My suggestion? Break this up over two days. Book the scavi tour. You have no control over when they will grant you tickets, so if you are lucky enough to get them, you can then book other things around that. Plan to see St. Peter's basilica (and climb the dome) on this day. Then, book your Vatican Museums visit for another day.
When you leave the Sistine Chapel, go out the normal (left-hand) exit, and don't try to take the shortcut into St Peter's basilica, as you'd have already done this. This will be a very full and long day also.
Including a visit to the Vatican Gardens
IF YOU WANT TO VISIT THE VATICAN GARDENS AND VISIT THE SCAVI (St. Peter's Tomb)
If you are able to get tickets to St. Peter's tomb (scavi) and also the Vatican Gardens, congratulations! Here's how to include visiting the Vatican Museums and St. Peter's basilica as well.
One of my favorite things to see in the Vatican Gardens is this precious fountain with turtles!
If you want to do it all - visit the Vatican Museums, vatican gardens, papal audience, scavi tour and st peter's basilica and dome
How you plan your days fitting in these visits will depend on two things - the Papal audience, which is always Wednesday morning 10am - 12pm (although you need to get there by no later than 8am); and the time of your scavi booking (which depends on the scavi office - you cannot control this).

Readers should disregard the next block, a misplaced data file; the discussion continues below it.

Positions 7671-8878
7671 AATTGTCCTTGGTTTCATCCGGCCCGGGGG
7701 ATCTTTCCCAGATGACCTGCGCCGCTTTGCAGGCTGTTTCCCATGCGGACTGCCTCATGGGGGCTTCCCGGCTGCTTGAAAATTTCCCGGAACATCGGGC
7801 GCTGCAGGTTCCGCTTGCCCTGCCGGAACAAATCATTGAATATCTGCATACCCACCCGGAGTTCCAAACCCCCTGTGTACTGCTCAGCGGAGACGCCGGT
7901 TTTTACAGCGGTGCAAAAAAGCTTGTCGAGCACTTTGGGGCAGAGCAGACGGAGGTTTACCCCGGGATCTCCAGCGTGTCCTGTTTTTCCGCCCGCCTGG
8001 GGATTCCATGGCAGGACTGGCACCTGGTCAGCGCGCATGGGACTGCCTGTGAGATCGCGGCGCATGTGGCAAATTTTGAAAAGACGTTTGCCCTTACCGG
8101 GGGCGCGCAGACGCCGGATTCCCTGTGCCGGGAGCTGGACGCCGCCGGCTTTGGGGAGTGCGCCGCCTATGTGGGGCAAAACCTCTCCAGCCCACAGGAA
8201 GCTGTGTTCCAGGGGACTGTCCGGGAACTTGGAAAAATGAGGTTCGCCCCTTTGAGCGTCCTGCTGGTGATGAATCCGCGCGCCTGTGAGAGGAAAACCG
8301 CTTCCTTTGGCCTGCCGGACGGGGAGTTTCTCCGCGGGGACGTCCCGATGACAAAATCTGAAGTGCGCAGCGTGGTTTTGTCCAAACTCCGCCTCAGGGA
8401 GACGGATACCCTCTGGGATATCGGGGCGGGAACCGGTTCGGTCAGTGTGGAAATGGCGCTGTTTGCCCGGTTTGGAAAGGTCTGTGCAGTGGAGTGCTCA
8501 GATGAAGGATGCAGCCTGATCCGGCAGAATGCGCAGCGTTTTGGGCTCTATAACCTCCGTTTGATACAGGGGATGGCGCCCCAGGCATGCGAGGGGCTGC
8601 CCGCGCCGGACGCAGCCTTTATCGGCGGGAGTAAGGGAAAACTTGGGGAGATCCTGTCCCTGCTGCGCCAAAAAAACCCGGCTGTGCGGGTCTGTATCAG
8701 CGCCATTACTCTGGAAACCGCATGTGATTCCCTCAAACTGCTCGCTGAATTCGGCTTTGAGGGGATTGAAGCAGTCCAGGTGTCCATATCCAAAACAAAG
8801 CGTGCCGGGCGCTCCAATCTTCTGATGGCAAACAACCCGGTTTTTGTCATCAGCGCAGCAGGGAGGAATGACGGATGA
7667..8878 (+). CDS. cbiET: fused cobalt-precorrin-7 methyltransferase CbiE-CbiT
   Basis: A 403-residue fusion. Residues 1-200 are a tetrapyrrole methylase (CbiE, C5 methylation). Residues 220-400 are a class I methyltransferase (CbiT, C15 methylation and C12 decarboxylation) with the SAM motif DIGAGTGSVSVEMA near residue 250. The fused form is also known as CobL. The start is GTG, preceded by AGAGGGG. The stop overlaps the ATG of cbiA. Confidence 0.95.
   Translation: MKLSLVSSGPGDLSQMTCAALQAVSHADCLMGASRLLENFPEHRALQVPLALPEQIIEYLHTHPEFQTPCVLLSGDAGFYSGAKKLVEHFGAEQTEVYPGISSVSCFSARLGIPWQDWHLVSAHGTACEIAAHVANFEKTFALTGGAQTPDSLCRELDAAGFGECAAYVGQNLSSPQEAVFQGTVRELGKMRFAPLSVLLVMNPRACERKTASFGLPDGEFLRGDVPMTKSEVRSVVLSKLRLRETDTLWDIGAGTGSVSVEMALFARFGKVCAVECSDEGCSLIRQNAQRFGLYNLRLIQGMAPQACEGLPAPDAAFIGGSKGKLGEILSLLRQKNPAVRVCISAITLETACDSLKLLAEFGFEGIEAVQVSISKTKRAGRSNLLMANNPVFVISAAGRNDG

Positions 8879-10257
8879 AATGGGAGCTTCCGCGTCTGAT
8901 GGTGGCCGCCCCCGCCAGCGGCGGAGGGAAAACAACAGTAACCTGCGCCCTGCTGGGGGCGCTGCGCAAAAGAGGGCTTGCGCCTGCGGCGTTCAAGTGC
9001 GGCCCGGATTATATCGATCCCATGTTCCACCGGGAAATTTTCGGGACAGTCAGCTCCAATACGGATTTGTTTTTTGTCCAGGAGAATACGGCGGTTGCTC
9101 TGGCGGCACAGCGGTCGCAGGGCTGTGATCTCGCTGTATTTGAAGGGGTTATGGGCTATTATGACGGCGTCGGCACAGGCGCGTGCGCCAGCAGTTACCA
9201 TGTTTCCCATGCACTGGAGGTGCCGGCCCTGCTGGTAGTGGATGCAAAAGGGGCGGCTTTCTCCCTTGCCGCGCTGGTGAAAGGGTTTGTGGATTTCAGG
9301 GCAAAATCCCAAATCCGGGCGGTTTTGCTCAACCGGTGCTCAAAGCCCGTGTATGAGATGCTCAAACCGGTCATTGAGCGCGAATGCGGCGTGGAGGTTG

Once you get those two bookings, the next difficult booking to get is for the Vatican Gardens.
Including a visit to the Vatican Gardens is a fantastic thing to do. Just make sure you budget time for this if you want to do other special Vatican visits too!
So book that one around the Papal Audience and scavi tour. Note that tours of the Vatican Gardens are at 9am or 11am. They are also not held on the morning of the Papal Audience.
My suggestion? I'd suggest you spread this over 3 days. Or, to fit this into two (intense) days, try to do the scavi tour after the Papal audience, if you can get scavi tickets for the afternoon. Then book the Vatican Gardens, Vatican Museums, and St. Peter's Basilica on a separate day. (And climb St. Peter's dome once you are inside St. Peter's basilica if you like.)
One final note - I have a friend who lives inside Vatican City. She is in fact married to one of the Swiss Guard! She is on Instagram as @SwissGuardWife, and she also publishes a blog, Travel Angel.
When visiting the Vatican, you have several options for how to get there. But the most important factor to consider is what you are visiting first.
How to get to the Vatican Museums
The entrance to the Vatican Museums is on Viale Vaticano. If you plan to take a taxi, just tell the driver "Vatican Museums".
Visiting the Vatican Museums and arriving by Metro
Otherwise, the most common way to get there is by Metro.